Overall, I’m happy with these lights. They are bright, the beam pattern and cutoff is very good, they look great, and the price is reasonable. The install takes some time due to the extra wiring needed, but it’s not terrible. And, Spyder is good enough to provide installation videos for most of their products, so it was easy to get started. Long term, we’ll see how they hold up – I’m a little concerned about water leaks and UV radiation fogging the plastic (common with some cheaper aftermarket lights), but hopefully Spyder has done a good job with UV coating and weather sealing. In about a year, I’ll update this with some long-term test results.
UPDATE, January 21, 2016:
It’s now been a year with these headlights installed and so far they are still good. They haven’t leaked or faded from the sun. They have a few small scratches from the car wash and the road but nothing visible unless you are really close to them. Basically, they still look new. I estimate I have put about 10,000 miles on them in the last year. You can see two more recent pictures of them here and here.
The only problem I had with them was I burned out the original headlight bulbs that came with these headlights very fast – all four H1 bulbs (used for the high beam and low beam on each side) died within a month or two of use. Maybe I just got a bad batch, or maybe they were just cheap bulbs. The blinkers and LED’s have been fine. But I replaced all of the H1 bulbs (one by one as they burnt out) with standard Philips H1 bulbs and they have been fine since then.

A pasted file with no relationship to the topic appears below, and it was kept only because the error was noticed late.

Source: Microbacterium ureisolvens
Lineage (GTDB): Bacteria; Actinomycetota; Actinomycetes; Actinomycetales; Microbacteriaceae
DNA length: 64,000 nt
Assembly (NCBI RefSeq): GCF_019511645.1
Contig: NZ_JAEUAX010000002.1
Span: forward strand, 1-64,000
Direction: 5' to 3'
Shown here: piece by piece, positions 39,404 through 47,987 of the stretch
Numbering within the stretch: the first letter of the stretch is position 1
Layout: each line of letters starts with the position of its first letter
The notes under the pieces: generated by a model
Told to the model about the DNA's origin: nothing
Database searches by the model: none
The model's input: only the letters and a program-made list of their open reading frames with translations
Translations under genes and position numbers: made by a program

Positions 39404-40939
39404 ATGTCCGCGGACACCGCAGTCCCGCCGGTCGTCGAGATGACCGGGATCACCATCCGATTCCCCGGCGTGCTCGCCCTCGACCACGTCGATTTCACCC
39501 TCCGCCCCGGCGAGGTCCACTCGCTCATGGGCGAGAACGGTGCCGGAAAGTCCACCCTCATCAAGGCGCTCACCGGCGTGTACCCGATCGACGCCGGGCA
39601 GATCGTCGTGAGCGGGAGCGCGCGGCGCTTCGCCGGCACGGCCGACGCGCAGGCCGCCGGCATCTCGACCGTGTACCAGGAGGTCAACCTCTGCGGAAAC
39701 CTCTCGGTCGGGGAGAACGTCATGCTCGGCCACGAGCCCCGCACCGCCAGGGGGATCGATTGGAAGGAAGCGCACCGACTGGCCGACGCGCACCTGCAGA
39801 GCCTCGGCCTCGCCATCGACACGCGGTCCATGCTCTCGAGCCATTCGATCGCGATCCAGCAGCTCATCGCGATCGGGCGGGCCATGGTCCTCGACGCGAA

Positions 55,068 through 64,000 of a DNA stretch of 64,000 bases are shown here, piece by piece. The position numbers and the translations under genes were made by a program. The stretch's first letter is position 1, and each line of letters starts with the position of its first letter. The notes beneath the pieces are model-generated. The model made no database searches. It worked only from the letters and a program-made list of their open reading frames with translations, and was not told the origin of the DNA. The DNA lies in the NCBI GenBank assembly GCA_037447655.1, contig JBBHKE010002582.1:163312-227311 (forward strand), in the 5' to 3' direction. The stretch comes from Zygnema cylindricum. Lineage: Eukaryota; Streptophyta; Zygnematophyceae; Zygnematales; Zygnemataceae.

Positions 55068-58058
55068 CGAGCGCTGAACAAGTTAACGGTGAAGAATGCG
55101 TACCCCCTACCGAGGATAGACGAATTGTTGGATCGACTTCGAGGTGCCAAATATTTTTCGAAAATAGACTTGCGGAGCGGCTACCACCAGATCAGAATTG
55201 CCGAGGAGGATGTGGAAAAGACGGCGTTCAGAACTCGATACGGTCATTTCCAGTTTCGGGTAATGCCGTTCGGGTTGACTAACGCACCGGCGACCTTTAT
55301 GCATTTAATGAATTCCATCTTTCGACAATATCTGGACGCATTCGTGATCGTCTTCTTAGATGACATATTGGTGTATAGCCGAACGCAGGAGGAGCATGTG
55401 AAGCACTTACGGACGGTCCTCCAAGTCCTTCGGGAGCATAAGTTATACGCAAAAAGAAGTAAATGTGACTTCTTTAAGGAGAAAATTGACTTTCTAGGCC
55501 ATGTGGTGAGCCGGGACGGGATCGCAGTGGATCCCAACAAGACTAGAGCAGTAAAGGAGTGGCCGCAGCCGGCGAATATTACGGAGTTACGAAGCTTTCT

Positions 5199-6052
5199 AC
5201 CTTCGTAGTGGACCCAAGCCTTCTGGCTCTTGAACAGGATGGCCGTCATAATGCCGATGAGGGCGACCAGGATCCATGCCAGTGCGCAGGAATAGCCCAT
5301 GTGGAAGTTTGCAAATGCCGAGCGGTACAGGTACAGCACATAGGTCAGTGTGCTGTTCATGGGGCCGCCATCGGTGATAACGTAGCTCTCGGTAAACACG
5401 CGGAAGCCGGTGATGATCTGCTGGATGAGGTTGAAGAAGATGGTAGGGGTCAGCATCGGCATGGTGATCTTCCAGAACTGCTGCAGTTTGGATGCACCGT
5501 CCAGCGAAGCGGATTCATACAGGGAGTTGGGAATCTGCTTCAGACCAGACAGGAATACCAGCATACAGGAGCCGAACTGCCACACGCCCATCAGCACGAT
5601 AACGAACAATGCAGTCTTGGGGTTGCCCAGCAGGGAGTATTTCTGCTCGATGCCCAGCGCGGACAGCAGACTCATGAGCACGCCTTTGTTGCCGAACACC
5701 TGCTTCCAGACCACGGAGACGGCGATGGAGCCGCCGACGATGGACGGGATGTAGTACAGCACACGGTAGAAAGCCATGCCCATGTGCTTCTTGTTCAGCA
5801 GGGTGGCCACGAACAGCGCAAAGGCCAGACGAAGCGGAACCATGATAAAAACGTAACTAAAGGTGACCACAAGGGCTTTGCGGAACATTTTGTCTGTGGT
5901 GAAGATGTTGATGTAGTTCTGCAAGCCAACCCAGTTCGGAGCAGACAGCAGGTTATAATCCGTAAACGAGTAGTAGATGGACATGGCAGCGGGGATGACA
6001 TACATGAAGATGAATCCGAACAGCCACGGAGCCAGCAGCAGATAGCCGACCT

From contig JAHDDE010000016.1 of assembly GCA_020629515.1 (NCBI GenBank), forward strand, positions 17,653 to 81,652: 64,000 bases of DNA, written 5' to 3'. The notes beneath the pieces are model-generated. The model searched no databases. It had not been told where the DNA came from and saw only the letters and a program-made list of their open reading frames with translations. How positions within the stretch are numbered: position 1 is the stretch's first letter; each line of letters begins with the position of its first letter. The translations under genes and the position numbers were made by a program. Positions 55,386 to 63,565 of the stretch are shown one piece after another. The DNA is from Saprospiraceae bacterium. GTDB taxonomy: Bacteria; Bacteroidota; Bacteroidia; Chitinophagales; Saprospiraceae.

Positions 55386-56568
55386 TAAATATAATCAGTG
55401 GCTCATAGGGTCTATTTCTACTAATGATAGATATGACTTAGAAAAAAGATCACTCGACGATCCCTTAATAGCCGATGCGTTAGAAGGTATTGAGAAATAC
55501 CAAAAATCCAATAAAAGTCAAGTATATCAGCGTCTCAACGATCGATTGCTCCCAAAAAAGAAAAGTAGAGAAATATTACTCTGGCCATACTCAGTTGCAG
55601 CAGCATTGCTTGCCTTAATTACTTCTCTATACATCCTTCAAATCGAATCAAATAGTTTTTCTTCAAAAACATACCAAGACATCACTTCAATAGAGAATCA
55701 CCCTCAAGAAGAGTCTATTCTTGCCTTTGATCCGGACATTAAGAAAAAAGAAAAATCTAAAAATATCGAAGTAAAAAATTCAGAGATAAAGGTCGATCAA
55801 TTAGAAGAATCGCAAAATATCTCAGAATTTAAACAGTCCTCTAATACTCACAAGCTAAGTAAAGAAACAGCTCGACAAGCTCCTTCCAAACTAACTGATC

UPDATE, January 26, 2017:
So, I’ve been wanting more light in these bleak winter months. There are a lot of LED headlight bulbs online, so I ordered the ones with the best reviews on amazon – currently the Hikari LED Headlight bulbs. Pretty much all LED headlights have CREE LED’s and are made in China. Reading the positive reviews, I ordered the H1 LED bulbs since my Spyder Projector headlights take H1 bulbs for both low and high beam. My current bulbs are boring old Philips ‘Standard’ H1 bulbs, $15 a pair – a lot less expensive than $75 a pair for the LEDs!
These are the Spyder projector headlights, which I quite like in silver, don’t like much in black. They make the car look about 10 years newer, since P80 cars had those two-piece headlight and turn signal assemblies.